Thursday, May 5, 2011

Social Networking: Powerful New Procrastination Drug of Choice for the Writer

The new conventional wisdom for the writer:  Social Networking is a Must.
You have to "build a platform."  Create the audience for your work.  If you're an unknown writer, you must tweet and Facebook and blog and link in.
In the past, my procrastination drug of choice:  Gaming *head dips in shame*.  It started innocently enough.  I had to check out Pirates Online before I let my kid play it.  But like so many things, a little was good, a lot was better.  My child quickly lost interest.  Me?  I played until my wrists hurt from clicking the mouse; played until my character was maxed out.  Then the power of the drug had worn off.  I needed something harder.
World of Warcraft ("WOW") was just what I needed.  Characters could go to level 85 (not the wimpy 50 of Pirates Online).  There were whole continents to explore, powers to learn, weapons to earn.  Ahh, that's the stuff.  Gaming heaven.
My family tried to reach me but I said "just one more battle."  Once in a dungeon I may not surface for over an hour.  My refrain was "it boosts my creativity" and it "helps me relax."
What I was really doing was procrastinating.  The longer I played, the longer I avoided looking at the dreaded white screen.  When playing, I didn't have to think about how I was going to get my characters of the precarious situations I'd put them in or worry about plot problems.  When gaming, I was on auto-pilot, closing out the world around me.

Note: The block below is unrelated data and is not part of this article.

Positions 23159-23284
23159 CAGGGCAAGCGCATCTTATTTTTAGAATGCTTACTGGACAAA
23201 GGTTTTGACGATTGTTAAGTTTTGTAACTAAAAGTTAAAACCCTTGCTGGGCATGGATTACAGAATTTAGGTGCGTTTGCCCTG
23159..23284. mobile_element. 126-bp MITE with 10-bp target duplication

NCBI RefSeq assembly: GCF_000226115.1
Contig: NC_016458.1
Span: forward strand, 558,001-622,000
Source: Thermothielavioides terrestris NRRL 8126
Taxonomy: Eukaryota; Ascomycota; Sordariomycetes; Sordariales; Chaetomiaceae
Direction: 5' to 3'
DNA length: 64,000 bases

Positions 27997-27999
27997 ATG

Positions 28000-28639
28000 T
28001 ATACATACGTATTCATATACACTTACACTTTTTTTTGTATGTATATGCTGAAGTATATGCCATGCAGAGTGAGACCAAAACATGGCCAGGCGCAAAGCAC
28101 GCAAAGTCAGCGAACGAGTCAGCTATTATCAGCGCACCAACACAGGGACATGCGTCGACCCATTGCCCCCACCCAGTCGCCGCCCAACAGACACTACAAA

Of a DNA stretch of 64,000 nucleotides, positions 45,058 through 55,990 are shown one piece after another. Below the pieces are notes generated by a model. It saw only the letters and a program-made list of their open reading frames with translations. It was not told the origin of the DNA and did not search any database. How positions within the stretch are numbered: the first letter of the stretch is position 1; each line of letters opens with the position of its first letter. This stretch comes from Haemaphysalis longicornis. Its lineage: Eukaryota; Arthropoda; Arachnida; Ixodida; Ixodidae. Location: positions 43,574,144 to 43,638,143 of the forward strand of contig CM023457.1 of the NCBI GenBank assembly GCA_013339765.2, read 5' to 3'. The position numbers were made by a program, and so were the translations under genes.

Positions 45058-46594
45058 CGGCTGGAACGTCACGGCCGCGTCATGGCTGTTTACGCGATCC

But I was also silencing the world within.
With the help of my husband (my ever-present external wise man and knower of all that is Nat before Nat knows it) I realized that gaming didn't "relax" me.  If anything, it made me more tense.
And there was no enhancement of my own creativity.  Gaming impedes my creativity.  When you game, you enter a world someone else created.  It can be fun, but if you spend too long there, you're just closing off your own creative powers.
The pact was made within - no more gaming.  And it helped when I got my new MacBook because I just didn't load the games.  Out of sight, out of mind.
And creativity thrived.  Writing happened.  White screens were filled with words.  Not always great, wonderful, beautiful strings of words, but words.  I was writing again and living the life of a writer.  Every day, writing happened.  That's what being a writer is all about.
And then . . . Social Networking happened.
It is necessary.  Whether your book is acquired by a legacy publisher or you self-publish, you must self-promote and these days, to self-promote you must be engaged in the online conversation.  No question.
And it is valuable.  You learn a lot from the conversation.  
But oh, the seduction it holds for the OCD-type.  Tweeting, blogging, Facebooking, checking, reading, following threads, re-Tweeting.  Round and round it goes.  Loops and follow-backs and some Goodreads thrown in for fun.
You look up at the clock and it's noon and you haven't written a word on that novel or short story or poem.  After lunch you open the document and look at the empty white screen before you.  You look down and you've got 7800 words. That's the same number you had last week!  Where did the time go?
Hey, procrastination on the Social Network, now that would make a good blog post. . .

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